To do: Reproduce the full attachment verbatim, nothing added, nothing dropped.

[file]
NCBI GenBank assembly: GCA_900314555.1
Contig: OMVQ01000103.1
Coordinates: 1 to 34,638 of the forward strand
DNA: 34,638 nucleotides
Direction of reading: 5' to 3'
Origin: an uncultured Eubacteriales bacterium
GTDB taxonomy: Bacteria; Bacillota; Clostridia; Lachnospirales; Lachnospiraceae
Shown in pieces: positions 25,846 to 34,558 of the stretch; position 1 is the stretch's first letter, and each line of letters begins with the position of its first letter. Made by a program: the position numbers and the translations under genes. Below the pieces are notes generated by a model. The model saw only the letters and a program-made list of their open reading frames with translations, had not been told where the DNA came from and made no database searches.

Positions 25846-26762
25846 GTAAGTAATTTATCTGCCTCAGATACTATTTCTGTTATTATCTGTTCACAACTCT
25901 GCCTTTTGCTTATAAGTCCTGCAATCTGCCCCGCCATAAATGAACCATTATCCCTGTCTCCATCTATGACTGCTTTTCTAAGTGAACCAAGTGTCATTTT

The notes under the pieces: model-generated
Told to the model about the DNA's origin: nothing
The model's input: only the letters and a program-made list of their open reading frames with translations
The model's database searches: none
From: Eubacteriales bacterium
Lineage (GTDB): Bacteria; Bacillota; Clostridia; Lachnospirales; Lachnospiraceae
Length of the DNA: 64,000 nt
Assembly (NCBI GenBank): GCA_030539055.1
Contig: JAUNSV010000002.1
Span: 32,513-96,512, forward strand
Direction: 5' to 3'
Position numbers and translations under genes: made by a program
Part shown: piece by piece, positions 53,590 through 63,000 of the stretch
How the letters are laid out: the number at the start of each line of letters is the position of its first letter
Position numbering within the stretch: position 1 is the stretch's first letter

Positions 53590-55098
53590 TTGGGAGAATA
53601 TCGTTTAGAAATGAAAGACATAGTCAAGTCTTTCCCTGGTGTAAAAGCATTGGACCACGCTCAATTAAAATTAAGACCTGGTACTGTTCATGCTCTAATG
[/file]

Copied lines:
NCBI GenBank assembly: GCA_900314555.1
Contig: OMVQ01000103.1
Coordinates: 1 to 34,638 of the forward strand
DNA: 34,638 nucleotides
Direction of reading: 5' to 3'
Origin: an uncultured Eubacteriales bacterium
GTDB taxonomy: Bacteria; Bacillota; Clostridia; Lachnospirales; Lachnospiraceae
Shown in pieces: positions 25,846 to 34,558 of the stretch; position 1 is the stretch's first letter, and each line of letters begins with the position of its first letter. Made by a program: the position numbers and the translations under genes. Below the pieces are notes generated by a model. The model saw only the letters and a program-made list of their open reading frames with translations, had not been told where the DNA came from and made no database searches.

Positions 25846-26762
25846 GTAAGTAATTTATCTGCCTCAGATACTATTTCTGTTATTATCTGTTCACAACTCT
25901 GCCTTTTGCTTATAAGTCCTGCAATCTGCCCCGCCATAAATGAACCATTATCCCTGTCTCCATCTATGACTGCTTTTCTAAGTGAACCAAGTGTCATTTT

The notes under the pieces: model-generated
Told to the model about the DNA's origin: nothing
The model's input: only the letters and a program-made list of their open reading frames with translations
The model's database searches: none
From: Eubacteriales bacterium
Lineage (GTDB): Bacteria; Bacillota; Clostridia; Lachnospirales; Lachnospiraceae
Length of the DNA: 64,000 nt
Assembly (NCBI GenBank): GCA_030539055.1
Contig: JAUNSV010000002.1
Span: 32,513-96,512, forward strand
Direction: 5' to 3'
Position numbers and translations under genes: made by a program
Part shown: piece by piece, positions 53,590 through 63,000 of the stretch
How the letters are laid out: the number at the start of each line of letters is the position of its first letter
Position numbering within the stretch: position 1 is the stretch's first letter

Positions 53590-55098
53590 TTGGGAGAATA
53601 TCGTTTAGAAATGAAAGACATAGTCAAGTCTTTCCCTGGTGTAAAAGCATTGGACCACGCTCAATTAAAATTAAGACCTGGTACTGTTCATGCTCTAATG